Types of Divorce
So you've decided it is best for you and your partner to divorce. Now what? On so many levels you are standing at a crossroads in your life. There are an overwhelming amount of decisions to make and changes to address. One of the first decisions (and one of the most important decisions) you should make is what type of divorce you would like. Unfortunately most folks do not understand that there are different types of divorce, or they are too stuck in the darkness of anger, grief, sadness, or confusion to consider and consciously choose the best bridge for their divorce situation. Please take a moment to consider your various divorce options:
Pro Se With Attorney Review. If you and the other party have very few assets, have not been married very long, have no children, and agree on most things, you can complete the divorce process in about 60 days with minimal expense and minimal or no attorney involvement. Visit the State of Indiana's website for more information on filing your own divorce. Even if you choose to handle most of the details of your divorce and all the paperwork on your own, once you are ready to file your final agreement, it may be well worth paying an attorney for 1-3 hours of their time to look over your final agreement. It's easy to overlook one or two details when completing your own divorce, and one overlooked detail today can mean immense headaches in the future. You may never need to go to court in pursing this option.
Pro Se With Mediation. If you and the other party aren't sure if you agree on very much, don't know much about Indiana law, have children or a moderate amount of assets, aren't sure on how to divide things, but are both willing to compromise and generally trust each other, you might be able to complete your divorce in about 60 days by going to see a mediator together. A mediator can educate you both about Indiana law, brainstorm ideas, and draft your final agreement for submission to the court. If successful in working with the mediator, you may never need to go to court.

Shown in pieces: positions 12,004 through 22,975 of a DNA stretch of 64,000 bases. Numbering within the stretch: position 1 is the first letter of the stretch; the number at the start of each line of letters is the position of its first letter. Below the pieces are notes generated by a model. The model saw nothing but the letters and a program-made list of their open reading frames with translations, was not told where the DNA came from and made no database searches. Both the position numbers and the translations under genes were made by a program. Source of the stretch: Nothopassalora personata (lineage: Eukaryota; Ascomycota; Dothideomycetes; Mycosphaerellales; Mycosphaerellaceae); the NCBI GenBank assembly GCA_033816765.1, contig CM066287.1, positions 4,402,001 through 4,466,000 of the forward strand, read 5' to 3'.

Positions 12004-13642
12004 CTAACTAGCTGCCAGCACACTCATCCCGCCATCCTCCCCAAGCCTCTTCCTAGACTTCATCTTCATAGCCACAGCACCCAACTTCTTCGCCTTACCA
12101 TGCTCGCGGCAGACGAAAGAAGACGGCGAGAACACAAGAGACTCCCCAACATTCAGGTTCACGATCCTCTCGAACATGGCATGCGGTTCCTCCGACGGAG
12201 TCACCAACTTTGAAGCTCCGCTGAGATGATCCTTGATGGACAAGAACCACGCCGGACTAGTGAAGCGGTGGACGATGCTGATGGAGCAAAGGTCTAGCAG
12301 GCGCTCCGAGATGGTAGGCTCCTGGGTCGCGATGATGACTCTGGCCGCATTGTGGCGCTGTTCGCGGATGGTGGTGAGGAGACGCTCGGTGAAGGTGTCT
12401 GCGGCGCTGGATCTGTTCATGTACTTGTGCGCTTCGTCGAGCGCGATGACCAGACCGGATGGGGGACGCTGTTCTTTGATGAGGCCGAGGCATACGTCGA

Attorneys with Mediation. If you have complex assets or a complex custody situation, you aren't sure you trust the other party to share all of his or her information, but you still want to avoid a trial, it might be best for you to hire an attorney who regularly utilizes mediation to assist you with your divorce. In this scenario, your attorney will look out for your interests, give you legal advice, conduct thorough discovery (compel the other party to produce financial, employment, and business records), communicate with the mediator before mediation, and accompany you to mediation to ensure you don't forget any important details during negotiations. This process will take longer than 60 days as the attorney will need time to learn about you, your family, and your assets, but the comfort of knowing you have an attorney sifting through all the details with you can be invaluable. If mediation fails, your attorney will already be prepared to continue on with you to a full contested trial if necessary.
Collaborative Divorce. If you and the other party strongly believe going to court is terrible for the children and terrible for your lives, you are confident the other party will openly share all documents and information necessary to resolve the divorce issues, and both you and the other party each want your own attorney to help walk you through the process, Collaborative Practice is something you may want to consider. Please note that one of the biggest differences between "Attorneys with Mediation" and "Collaborative Divorce" is that, in the Collaborative Divorce process, all parties (and their attorneys) sign a contract to never go to court, but in Attorneys with Mediation, all parties (and their attorneys) keep the option of going to court open as negotiations ensue.
Conventional Litigation. You do not want to informally resolve the issues in your divorce. You want a trial. There are a lot of reasons why it makes sense to skip all of the types of divorce above and immediately pursue a path to the courthouse. You may not trust the other party, or the other party might be completely and totally unreasonable. You might feel bullied by the other party. There might be issues of abuse or neglect. You may just want your day in court and may not really care how much money it takes or how long it takes to have that day in court. You may feel strongly about a certain asset and know the other party will never release that asset without the coercive intervention of the court. You may feel strongly about custody or parenting time or child support and know that the other party will never agree to what you think is in the best interests of the children without the coercive intervention of the court. If you decide to pursue Conventional Litigation, you should promptly hire an attorney who you trust, who promptly answers your emails and phone calls, and who will vigorously advocate for your needs and rights.
Rebecca L. Billick is a Registered Domestic Relations Mediator, a trained Collaborative Law Professional, and an experienced litigator. No matter which path to divorce you choose, Rebecca is willing to responsively serve you. www.rebeccabillick.com